June 2008

Sea-level rise and global climate change

by John Church*

This article first appeared in the WMO statement on the status of the global climate in 2007 (WMO-No. 1031)

Global averaged sea level continued to rise through 2006 and 2007. Modern satellite measurements reveal that since 1993, sea level has been rising at an average rate of about 3 mm per year, substantially faster than the average for the twentieth century of about 1.7 mm per year, estimated from coastal sea-level measurements.

These coastal measurements indicate that the 2006/2007 global averaged sea level is about 200 mm higher than in 1870 and since then there has been a significant increase in the rate of sea-level rise. Both data sets show interannual variability in the rate of rise. The increase in the rate of rise during the latter half of the 19th century and the early 20th century is confirmed by the few multi-century direct coastal sea-level measurements as well as by sea-level estimates from sediment cores in various parts of the world.

This is consistent with estimates made from sea-level benchmarks carved in rock in Tasmania, Australia, in 1840 and other data such as the height of ancient Roman fish tanks. Together, these results imply that there had been little net change in sea level from the first century ad to the 19th century ad and that the 20th century rate of rise is anomalous, relative to the recent Holocene.

The main contributions to sea-level change in the 20th and 21st centuries are the following:

  • Thermal expansion of the oceans (water expands as it warms);
  • The addition of mass to the oceans from the melting of glaciers and ice caps in areas such
    as the Himalayas, Alaska and Patagonia;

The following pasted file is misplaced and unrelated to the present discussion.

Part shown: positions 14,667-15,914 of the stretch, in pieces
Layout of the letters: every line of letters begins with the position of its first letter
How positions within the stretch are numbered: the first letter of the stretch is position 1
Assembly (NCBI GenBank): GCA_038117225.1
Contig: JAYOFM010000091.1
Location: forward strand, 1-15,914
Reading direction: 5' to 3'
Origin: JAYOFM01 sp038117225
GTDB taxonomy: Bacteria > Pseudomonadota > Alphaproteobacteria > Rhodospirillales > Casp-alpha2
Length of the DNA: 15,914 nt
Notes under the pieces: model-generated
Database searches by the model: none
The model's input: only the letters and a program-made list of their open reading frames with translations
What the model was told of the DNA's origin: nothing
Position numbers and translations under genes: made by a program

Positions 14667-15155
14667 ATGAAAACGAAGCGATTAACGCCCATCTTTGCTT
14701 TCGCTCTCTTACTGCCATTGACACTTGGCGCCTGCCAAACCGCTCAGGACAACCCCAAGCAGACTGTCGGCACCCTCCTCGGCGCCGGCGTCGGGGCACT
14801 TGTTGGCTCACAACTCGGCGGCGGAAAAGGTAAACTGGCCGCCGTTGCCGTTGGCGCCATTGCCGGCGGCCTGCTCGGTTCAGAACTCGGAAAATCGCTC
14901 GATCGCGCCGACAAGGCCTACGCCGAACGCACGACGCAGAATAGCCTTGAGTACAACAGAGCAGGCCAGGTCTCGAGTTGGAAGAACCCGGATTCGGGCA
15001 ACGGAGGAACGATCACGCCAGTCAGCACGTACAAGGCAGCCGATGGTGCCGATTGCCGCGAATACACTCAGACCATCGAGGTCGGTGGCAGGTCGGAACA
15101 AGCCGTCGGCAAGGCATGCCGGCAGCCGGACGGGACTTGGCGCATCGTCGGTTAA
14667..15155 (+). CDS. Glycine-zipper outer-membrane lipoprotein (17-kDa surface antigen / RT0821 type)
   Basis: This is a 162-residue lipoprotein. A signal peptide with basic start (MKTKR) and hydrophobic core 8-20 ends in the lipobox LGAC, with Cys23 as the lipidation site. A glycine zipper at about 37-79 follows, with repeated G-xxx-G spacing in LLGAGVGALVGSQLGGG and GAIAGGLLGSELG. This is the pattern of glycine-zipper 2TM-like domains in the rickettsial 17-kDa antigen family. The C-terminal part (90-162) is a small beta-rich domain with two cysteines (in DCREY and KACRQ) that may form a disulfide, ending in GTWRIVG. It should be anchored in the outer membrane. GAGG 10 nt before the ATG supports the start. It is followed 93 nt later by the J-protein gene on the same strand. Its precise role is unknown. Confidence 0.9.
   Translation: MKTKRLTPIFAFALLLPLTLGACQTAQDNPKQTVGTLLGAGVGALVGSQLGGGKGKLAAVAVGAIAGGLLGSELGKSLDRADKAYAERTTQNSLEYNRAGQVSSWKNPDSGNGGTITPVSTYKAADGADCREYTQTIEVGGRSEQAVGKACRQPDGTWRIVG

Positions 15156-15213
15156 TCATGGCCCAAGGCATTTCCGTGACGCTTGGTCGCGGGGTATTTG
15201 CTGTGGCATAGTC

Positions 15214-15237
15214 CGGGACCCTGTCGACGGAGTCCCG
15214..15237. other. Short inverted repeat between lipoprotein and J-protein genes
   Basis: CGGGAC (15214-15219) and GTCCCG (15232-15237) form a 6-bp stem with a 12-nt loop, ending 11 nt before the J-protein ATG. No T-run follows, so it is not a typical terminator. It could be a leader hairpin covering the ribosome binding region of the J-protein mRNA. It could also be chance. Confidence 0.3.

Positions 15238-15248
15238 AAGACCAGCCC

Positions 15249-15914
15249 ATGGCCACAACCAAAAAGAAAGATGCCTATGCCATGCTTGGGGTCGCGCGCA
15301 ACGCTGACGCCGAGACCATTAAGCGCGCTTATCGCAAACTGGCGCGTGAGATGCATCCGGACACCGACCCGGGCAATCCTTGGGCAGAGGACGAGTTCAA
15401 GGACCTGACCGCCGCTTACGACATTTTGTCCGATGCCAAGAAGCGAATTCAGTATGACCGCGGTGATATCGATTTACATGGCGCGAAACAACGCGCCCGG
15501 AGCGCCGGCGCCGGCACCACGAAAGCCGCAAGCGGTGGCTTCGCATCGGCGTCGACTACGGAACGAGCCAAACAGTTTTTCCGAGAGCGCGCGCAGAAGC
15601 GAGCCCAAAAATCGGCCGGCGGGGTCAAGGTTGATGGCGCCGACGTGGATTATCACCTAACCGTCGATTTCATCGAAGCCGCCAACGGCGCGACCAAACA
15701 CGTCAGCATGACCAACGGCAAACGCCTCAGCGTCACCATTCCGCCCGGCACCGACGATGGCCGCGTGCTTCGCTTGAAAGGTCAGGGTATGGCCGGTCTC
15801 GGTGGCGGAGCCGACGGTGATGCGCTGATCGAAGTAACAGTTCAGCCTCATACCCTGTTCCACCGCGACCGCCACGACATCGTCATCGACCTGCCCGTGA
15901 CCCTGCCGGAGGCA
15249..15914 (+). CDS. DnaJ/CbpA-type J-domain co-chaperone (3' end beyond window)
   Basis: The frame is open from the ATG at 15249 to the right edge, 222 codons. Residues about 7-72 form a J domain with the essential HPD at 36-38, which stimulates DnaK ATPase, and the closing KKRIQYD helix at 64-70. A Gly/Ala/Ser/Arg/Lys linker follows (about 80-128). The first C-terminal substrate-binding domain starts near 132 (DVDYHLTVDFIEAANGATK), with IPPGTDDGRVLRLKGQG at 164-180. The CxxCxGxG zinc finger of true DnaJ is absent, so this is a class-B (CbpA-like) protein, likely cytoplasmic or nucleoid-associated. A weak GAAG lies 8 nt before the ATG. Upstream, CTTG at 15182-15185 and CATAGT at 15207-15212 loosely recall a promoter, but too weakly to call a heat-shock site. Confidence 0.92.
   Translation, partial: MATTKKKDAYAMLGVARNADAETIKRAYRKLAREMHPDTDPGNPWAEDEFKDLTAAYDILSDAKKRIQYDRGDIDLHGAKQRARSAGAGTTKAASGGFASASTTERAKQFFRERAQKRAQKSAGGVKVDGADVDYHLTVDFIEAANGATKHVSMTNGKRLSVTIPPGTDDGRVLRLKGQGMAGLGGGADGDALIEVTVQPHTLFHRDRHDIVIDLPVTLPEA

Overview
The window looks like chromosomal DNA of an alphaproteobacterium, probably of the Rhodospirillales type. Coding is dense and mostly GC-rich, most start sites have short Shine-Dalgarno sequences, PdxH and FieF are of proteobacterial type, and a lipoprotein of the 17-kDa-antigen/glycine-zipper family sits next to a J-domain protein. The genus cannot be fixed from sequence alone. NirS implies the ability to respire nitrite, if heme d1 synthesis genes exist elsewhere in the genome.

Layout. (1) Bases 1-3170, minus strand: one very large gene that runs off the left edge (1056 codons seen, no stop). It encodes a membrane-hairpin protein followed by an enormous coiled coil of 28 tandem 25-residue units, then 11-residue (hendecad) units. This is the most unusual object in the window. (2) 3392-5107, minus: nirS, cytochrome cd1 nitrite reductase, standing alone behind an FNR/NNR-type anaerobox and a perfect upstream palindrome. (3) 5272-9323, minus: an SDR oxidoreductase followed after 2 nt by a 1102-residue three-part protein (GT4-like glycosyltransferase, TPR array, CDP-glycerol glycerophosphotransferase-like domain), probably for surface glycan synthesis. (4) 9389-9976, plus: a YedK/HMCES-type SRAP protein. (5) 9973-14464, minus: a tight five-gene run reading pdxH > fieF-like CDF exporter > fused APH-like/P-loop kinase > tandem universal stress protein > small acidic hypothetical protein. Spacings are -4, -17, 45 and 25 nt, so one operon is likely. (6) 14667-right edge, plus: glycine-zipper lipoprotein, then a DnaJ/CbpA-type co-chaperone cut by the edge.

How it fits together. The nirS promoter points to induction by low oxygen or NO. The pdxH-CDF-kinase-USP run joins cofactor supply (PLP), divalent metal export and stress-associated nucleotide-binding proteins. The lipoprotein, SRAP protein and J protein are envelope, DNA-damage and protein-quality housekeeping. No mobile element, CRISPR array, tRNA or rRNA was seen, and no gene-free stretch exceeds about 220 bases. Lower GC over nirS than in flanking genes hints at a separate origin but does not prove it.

• The exchange of mass with the ice sheets of the Antarctic and Greenland;
  • The exchange of mass with terrestrial water storages (groundwater, aquifers, dams, lakes).

Since 1960, the thermal expansion of the oceans and the melting of glaciers and ice caps are the largest contributions to sea-level rise. There has also been an increasing contribution from surface melt from the Greenland ice sheet over this period. These contributions are directly related to recent climate change.

Over the last decade, however, there are indications of a larger contribution from the movement of outlet glaciers of both the Greenland and West Antarctic ice sheets. If this were a sign of an acceleration in response to global warming, it would be a major concern, as the ice sheets contain enough water to raise sea level by 7 and 6 m, respectively, and any such dynamic response could raise sea level significantly faster than surface melting alone.

The impacts of sea-level rise will be felt through an increase in both mean sea level and the frequency of extreme sea-level events, for example storm surges, of a given level. Impacts include increased flooding, both in severity and frequency, of low-lying areas, erosion of beaches and damage to infrastructure and the environment, including wetlands, inter-tidal zones and mangroves, with significant impacts on biodiversity and ecosystem functioning. Millions of people in low-lying nations such as Bangladesh, the Mekong and other deltas, and Pacific islands such as Tuvalu, will have to respond to rising sea levels during the 21st century and beyond. 

Improved sea-level rise projections will contribute to more effective coastal planning and management. Adaptation measures include, for example, enhanced building codes, restrictions on where to build and developing infrastructure better able to cope with flooding.


* Marine and Atmospheric Research, Australian Commonwealth Scientific and Industrial Research Organisation and Chair, World Climate Research Programme Joint Scientific  Committee







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